BOSTON (AP) — A defamation lawsuit filed by the founder of the rock group Boston against the ex-wife of the band's late lead singer was reinstated Tuesday by the Massachusetts Appeals Court.
The lawsuit was filed by Tom Scholz, who founded the band in the 1970s with lead singer Brad Delp.
Delp committed suicide in 2007, and Scholz claimed that remarks Delp's ex-wife Micki Delp made to the Boston Herald could be construed as blaming Scholz for his death.
A Superior Court judge found that the article was susceptible to a defamatory connotation, but he attributed that to the writers rather than Micki Delp's remarks. In its ruling, the Appeals Court disagreed, finding that Scholz has presented "sufficient evidence to demonstrate a genuine issue of material fact whether Micki is responsible for the defamatory connotation" of the article.
In March, a different judge threw out Scholz's separate defamation lawsuit against the Herald.
Boston was best known for its '70s hits "More Than a Feeling" and "Smokin."
The Herald article said Delp was driven to despair after a friend who was a longtime member of Boston was dropped from a summer tour. It also said Micki Delp recounted that Brad was upset over lingering bad feelings from the breakup of the band more than 20 years earlier. Brad Delp continued to work with Scholz and Boston, but also worked with former members of the band who had a bad falling out with Scholz in the early '80s.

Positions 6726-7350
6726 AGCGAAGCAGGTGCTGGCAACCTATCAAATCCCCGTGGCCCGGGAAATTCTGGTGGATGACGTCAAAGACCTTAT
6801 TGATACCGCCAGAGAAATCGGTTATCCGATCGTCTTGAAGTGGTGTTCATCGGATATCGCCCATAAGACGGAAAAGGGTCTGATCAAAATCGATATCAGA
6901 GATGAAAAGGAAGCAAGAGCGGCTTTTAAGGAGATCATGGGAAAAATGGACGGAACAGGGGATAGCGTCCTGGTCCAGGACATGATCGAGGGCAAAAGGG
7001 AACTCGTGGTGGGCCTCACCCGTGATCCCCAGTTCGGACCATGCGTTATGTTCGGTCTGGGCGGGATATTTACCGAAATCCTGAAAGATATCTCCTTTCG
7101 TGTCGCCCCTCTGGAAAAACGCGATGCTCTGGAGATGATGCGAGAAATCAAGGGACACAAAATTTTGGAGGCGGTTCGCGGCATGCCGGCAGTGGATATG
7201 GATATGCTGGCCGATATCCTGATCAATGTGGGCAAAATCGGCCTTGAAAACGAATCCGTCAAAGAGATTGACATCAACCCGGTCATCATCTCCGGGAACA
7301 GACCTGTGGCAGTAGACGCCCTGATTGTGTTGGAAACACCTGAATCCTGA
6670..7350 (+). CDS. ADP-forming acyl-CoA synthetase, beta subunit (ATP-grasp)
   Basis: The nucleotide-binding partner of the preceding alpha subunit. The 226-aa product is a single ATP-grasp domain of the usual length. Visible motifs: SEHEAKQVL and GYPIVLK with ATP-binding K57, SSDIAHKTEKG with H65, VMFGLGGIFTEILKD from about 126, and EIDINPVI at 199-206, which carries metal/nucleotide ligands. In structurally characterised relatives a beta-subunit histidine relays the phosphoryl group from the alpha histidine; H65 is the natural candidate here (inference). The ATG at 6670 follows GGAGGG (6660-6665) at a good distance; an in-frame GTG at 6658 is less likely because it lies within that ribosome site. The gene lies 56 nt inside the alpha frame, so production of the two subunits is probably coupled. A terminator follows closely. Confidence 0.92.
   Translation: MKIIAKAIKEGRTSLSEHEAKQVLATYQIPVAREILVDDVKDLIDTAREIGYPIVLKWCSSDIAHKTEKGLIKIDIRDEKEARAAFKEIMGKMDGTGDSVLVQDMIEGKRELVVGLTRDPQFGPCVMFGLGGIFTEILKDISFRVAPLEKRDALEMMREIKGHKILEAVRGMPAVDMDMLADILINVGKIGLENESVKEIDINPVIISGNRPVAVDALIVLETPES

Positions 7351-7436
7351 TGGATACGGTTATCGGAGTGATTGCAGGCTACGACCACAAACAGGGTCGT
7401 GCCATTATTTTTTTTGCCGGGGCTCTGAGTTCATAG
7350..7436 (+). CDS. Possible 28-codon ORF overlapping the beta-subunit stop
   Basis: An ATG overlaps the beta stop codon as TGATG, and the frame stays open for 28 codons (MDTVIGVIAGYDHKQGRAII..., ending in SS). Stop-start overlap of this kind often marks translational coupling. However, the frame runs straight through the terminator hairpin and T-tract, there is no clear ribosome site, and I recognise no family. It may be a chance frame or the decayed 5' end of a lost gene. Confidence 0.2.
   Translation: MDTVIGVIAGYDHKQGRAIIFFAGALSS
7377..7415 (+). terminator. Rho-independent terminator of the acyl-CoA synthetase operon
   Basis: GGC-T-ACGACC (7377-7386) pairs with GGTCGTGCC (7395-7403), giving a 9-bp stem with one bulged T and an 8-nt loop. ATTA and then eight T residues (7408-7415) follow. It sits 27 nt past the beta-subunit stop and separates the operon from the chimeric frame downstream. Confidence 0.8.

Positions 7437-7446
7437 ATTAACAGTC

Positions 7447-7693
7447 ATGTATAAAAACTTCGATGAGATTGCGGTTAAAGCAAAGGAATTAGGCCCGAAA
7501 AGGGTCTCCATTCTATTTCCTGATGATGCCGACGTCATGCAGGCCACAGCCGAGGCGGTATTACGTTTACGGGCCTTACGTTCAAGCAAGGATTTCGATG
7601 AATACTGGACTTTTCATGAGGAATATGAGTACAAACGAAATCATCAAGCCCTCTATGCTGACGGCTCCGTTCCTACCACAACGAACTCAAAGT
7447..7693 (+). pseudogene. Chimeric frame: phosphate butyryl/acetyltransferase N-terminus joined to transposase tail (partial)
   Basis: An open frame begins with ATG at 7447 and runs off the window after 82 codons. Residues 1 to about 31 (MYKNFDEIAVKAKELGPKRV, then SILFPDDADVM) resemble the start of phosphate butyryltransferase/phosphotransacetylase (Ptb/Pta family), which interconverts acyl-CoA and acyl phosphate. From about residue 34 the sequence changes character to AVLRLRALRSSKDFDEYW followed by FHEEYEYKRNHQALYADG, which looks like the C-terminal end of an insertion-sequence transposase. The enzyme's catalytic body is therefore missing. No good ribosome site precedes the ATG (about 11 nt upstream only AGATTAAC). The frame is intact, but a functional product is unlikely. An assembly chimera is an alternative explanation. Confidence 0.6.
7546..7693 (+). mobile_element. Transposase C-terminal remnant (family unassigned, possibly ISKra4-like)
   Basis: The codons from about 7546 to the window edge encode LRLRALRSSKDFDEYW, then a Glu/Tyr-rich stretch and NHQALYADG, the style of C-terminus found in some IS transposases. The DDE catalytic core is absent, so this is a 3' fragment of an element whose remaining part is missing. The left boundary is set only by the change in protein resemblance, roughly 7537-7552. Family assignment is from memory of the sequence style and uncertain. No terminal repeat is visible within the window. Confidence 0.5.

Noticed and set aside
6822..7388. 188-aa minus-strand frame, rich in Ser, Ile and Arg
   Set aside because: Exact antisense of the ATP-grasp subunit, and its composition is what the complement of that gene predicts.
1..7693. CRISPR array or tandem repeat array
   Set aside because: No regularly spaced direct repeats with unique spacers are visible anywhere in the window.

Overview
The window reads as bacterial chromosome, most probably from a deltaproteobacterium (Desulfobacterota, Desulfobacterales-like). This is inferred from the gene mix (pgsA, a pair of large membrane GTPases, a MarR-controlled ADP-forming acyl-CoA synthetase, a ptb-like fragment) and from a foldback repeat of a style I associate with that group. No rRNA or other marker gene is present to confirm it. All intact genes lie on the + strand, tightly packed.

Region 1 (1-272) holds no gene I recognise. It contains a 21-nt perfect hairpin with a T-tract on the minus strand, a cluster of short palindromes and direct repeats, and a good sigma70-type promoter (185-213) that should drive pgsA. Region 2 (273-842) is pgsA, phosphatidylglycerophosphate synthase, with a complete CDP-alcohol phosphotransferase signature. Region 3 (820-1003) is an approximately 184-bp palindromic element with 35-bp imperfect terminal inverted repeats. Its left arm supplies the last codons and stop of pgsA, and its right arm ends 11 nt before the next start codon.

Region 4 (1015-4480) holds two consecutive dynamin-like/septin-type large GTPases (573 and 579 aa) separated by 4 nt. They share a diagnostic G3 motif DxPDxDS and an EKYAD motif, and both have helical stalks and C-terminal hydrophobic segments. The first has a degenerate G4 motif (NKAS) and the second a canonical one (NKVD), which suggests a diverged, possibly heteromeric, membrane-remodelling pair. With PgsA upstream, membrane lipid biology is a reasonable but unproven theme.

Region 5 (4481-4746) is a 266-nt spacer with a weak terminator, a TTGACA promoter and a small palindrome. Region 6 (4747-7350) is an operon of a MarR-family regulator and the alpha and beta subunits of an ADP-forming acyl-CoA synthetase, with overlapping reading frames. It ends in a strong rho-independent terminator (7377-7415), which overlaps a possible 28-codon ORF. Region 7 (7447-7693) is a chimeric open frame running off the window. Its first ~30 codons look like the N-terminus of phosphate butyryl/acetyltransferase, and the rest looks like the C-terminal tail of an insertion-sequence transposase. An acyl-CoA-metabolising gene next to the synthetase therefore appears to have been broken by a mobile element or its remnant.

Judge John Cratsley threw out Scholz's lawsuit against Micki Delp in August 2011.
He concluded that Scholz had not shown that Delp acted with malice in her comments to the Herald. The judge said it was "pure speculation" whether she spoke to the Herald in an intentional effort to blame Delp's suicide on Scholz.
Cratsley concluded that only one statement in the article could be reasonably construed to show that Micki spoke falsely or with reckless disregard for the truth and found that ill will between the parties was insufficient to show malice.
Judge Judd Carhart wrote for the Appeals Court wrote that a jury should determine whether a plaintiff has met the burden of demonstrating malice.
"From the record before us, we conclude that the judge's determination that Scholz could not prove the element of malice was error; in our view, such a determination should be left to the fact finder," Carhart wrote.
Scholz's attorney, Nick Carter, said Scholz "is pleased the Appeals Court has confirmed the statements attributed to Micki Delp in the Boston Herald are actionable and should be put before a jury."
"He looks forward to that opportunity," Carter said.
Jeffrey Robbins, the Herald's lawyer, said he believes the Appeals Court ruling will not have any impact on a judge's decision in March to throw out Scholz's lawsuit against the Herald.
Micki Delp's lawyer, Michael Day, said he believes Judge Cratsley was correct in dismissing Scholz's claims against Delp.
"Whether it is upon further appellate review, in the Superior Court or through the jury process, the claims will eventually be dismissed in their entirety," Day said.
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